Soddy-Daisy's Stefanie Wittler, Miss Tennessee 2009, will crown her successor this evening in Jackson, Tenn. But she won't be relinquishing her title to another Chattanoogan.
There are no local women among the 37 contestants competing tonight in the Miss Tennessee 2010 pageant, an occurrence local pageant officials believe is a first for this area.
The closest hometown tie is Miss UT-Knoxville Shelby Thompson, daughter of Miss Chattanooga 1977 Eunice Belew Thompson.
"This year, a lot of directors had to open their pag- eants because the contestant count was low," said Mardi Boone, director of the Miss Hamilton County pageant. "I think that can be attributed to the economy.
"For these girls to compete, they or their parents spend upward of $1,000 to get ready for competition," she said.
Jaclyn Roe, director of the Miss Cleveland pageant, believes the decrease in contestants also is because "times are changing."
"Girls are involved in more things now, from jobs to sports," said Ms. Roe, a former Miss Cleveland. "There is still a lot of interest in pageants, but now it's about having people become more aware of what the Miss Tennessee program is about."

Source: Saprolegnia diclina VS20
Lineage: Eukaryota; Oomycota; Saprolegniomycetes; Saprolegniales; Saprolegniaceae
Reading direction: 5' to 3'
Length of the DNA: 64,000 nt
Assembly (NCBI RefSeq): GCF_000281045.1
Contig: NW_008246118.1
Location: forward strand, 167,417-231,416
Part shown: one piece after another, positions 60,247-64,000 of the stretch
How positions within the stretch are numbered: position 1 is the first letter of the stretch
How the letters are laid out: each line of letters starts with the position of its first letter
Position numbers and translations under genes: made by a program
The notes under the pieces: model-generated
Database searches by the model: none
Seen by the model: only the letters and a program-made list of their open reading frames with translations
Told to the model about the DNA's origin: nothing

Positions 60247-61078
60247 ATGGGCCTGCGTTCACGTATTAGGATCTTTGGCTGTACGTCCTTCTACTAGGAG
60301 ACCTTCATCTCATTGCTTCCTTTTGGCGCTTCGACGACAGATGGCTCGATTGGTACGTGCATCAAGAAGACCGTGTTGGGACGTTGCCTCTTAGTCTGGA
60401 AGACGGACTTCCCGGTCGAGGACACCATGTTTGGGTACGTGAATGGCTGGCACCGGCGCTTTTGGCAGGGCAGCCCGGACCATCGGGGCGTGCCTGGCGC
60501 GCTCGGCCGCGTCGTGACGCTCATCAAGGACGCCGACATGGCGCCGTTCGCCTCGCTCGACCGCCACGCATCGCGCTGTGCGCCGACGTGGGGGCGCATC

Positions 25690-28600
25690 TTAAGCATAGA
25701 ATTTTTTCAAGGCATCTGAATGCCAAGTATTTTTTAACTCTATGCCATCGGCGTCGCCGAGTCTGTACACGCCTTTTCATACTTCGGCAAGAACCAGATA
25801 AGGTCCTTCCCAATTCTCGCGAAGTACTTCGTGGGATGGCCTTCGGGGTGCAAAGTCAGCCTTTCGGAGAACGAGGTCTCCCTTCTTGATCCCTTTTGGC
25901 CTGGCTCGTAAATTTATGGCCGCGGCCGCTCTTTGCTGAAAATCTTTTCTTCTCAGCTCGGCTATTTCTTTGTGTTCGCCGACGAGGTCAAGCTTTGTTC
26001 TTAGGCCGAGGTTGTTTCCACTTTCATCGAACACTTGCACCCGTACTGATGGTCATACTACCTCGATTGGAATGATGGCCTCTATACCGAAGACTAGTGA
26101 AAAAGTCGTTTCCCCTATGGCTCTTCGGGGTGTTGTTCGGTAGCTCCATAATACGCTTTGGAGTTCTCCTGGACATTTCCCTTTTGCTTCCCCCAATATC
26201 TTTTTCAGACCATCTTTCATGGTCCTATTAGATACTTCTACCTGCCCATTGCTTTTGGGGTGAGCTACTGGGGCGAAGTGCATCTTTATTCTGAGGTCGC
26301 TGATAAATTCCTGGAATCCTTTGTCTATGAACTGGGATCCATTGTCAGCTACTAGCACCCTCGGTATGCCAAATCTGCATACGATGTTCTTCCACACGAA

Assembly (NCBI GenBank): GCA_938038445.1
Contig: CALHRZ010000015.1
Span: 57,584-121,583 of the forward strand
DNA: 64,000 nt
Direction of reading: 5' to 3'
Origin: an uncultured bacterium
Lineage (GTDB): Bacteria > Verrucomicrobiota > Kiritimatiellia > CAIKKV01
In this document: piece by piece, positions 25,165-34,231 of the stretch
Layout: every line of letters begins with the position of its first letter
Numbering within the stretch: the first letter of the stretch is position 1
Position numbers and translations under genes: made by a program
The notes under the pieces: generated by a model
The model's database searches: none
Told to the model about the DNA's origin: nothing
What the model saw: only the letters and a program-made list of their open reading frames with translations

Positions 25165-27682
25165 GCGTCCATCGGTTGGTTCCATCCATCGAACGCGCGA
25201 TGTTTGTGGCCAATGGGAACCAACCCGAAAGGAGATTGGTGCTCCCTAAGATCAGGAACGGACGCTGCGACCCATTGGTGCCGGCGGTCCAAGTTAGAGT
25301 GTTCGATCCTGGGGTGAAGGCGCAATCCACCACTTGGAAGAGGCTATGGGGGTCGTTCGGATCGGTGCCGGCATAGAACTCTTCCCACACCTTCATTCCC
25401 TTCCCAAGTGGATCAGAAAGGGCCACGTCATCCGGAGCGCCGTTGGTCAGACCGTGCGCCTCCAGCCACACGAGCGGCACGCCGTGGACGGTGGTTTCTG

Until three years ago, the Miss Chattanooga and Miss Hamilton County pageants were closed contests, meaning all contestants had to come from those areas. An open pageant allows any woman from across the state to enter and compete.
Only 10 local pageants in the state still are closed competitions, according to the Miss Tennessee website.
Six titles are awarded in Chattanooga each fall during one large competition: Miss Chattanooga, Miss City Lights, Miss Cleveland, Miss Hamilton County, Miss Scenic City and Miss Metropolitan.
According to Ms. Boone, 15 young woman competed for those six titles in November. Of those, only three were from this area.
Ms. Boone said the local pageant uses two panels of judges: one women, one men. All contestants receive a composite score from preliminary rounds and a judges' interview, which is tallied by auditors. The six top-scoring contestants are the winners, and they are randomly assigned one of the six titles awarded.
"We need to work on getting the word out in our area," Ms. Boone said. "That's our goal, to recruit more girls from the city of Chattanooga in the future."
Miss Chattanooga: Nicole Mazzio, of Clarksville, 21 Miss City Lights: Ivy DePew, of Memphis, 19 Miss Cleveland: Brooke Stegeman, of Dyersburg, 19 Miss Hamilton County: Katie Kendall, of Gallatin, 18 Miss Scenic City: Kaley Schwab, of Nashville, 22 Miss Metropolitan: Lacey Alford, of Seymour, 22
Source: Miss Tennessee website